Administering treatments and procedures to pediatric patients can be difficult both for the healthcare provider and the patient. As a result, some physicians have developed methods to overcome challenges and have dedicated staff to address problematic cases.
Kyla Driest, MD, MEd, assistant professor of pediatrics, Division of Rheumatology at Nationwide Children’s Hospital, Columbus, Ohio, finds that some children experience anxiety when getting an IV, especially if their veins have been physically difficult to access in the past. Likewise, joint injections can be nerve wracking.
“Although many older kids do well with joint injections, younger children or those with needle phobias may need sedation,” Dr. Driest says.
The majority of Nationwide Children’s Hospital patients receive their infusions at a pediatric infusion center from nurses trained in pediatrics. “These nurses are often better equipped to treat children and decrease needle-associated anxiety,” Dr. Driest says. Some of their methods include tailoring IV placements to the patient’s preferences when possible, employing distraction and therapeutic holding techniques, and providing reassurance and positive reinforcement, which includes establishing rapport with patients.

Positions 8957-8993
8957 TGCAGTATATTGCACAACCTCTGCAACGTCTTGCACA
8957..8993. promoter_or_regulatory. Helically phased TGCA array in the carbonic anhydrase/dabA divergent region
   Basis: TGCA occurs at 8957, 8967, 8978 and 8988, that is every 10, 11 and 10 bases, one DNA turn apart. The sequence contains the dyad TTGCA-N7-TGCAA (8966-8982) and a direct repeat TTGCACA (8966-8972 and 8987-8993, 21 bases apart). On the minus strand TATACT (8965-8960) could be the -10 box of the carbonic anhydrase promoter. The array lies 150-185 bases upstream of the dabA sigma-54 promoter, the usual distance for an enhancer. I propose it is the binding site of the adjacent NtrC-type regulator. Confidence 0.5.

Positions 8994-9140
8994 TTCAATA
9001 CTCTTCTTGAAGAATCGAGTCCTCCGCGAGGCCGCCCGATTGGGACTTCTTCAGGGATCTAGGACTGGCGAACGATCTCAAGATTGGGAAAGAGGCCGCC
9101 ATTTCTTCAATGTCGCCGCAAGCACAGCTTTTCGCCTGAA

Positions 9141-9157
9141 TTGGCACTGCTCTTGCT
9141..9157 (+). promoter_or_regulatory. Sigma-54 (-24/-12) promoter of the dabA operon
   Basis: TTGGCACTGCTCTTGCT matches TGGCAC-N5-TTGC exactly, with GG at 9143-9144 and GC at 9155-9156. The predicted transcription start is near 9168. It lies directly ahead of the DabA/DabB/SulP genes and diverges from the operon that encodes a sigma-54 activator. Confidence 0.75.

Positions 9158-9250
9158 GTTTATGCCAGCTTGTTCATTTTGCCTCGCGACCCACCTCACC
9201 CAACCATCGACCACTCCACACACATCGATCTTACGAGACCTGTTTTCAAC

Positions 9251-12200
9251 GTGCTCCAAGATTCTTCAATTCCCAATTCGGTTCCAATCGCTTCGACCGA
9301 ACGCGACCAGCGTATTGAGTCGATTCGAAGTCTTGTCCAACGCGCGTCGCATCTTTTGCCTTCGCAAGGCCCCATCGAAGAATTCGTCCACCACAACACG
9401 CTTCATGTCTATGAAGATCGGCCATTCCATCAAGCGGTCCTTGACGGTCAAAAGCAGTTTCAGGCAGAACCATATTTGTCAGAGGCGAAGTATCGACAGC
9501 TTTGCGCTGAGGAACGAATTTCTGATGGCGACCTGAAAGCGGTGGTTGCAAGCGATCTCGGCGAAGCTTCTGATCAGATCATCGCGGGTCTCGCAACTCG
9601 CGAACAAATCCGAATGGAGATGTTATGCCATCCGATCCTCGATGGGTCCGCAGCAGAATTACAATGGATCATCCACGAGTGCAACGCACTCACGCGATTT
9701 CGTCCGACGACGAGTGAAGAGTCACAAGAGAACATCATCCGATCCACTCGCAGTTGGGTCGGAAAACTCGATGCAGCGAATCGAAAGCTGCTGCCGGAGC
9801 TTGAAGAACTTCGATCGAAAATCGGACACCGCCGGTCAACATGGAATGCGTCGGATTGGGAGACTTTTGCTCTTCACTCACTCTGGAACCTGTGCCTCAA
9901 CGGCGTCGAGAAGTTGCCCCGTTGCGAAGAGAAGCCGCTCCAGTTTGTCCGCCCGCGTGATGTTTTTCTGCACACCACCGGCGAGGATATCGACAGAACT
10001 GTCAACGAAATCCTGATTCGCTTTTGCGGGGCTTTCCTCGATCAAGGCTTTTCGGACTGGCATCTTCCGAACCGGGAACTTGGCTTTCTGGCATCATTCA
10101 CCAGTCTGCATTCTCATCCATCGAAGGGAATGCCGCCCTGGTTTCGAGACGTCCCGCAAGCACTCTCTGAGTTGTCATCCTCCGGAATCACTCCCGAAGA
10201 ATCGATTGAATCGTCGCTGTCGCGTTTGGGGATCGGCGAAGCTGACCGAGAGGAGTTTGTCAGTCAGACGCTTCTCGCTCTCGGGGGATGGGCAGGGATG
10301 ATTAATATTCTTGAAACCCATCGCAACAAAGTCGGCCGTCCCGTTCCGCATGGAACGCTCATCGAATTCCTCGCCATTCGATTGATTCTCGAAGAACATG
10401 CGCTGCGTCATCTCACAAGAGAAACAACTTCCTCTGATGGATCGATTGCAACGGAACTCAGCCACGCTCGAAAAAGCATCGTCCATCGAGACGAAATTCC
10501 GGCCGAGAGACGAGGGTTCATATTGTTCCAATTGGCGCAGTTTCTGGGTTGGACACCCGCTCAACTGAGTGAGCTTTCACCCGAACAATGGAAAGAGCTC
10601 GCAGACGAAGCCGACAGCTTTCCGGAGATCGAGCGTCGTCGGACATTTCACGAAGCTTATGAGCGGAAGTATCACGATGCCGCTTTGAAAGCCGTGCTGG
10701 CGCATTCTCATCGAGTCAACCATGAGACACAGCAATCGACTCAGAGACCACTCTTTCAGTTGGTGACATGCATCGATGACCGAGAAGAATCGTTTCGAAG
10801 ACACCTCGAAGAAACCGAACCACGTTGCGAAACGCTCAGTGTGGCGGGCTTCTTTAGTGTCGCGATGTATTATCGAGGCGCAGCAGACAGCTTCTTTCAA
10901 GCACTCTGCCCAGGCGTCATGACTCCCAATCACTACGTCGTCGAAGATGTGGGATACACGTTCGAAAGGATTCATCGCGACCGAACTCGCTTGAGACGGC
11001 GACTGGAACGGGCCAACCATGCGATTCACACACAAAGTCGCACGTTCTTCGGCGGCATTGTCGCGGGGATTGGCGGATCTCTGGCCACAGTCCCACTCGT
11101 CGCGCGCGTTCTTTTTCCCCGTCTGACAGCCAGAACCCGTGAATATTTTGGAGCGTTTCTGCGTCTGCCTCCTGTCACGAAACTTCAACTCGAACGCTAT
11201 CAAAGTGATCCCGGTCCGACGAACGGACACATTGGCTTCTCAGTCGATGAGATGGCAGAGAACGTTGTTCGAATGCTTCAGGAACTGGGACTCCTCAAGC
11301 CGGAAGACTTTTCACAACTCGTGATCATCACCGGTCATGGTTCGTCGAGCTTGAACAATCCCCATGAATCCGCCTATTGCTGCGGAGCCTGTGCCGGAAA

“They also have access to an IV team to help with more challenging IV placements,” she says.
Dr. Driest finds positive reinforcement works well in a variety of situations, including administering injectable medications. “I often instruct families to associate the medication with something the child enjoys, such as ice cream, a favorite blanket, a stuffed animal or music,” she says. “This [association] means they either give the medication while the child has the item [e.g., teddy bear, blanket] or afterward as a treat [e.g., ice cream].”
For some children, numbing creams may be helpful when providers administer infusions and injections. Typically, creams must be left on for 15–30 minutes before taking full effect. “With some particularly anxious children, waiting can heighten the stress associated with the treatment,” Dr. Driest says. “Icing may be a better option for these children, [because] it removes the waiting time.”
Ankur Kamdar, MD, a pediatric rheumatologist at UTHealth/University of Texas Houston Medical School, has found that giving infusions are often difficult for several reasons. For children who require chronic infusions or laboratory draws, sometimes achieving access for IV infusions can be difficult. Consequently, many parents and patients opt for a port-a-cath, a catheter threaded through larger veins. This approach makes it easier to gain access to veins. In addition, it is under the skin, so it isn’t visible.
However, a port-a-cath is a surgical procedure that can be painful. It may become infected, which may require antibiotics and removal. In addition, in a growing child, the port-a-cath may move, making access more difficult. Revision or replacement may be required.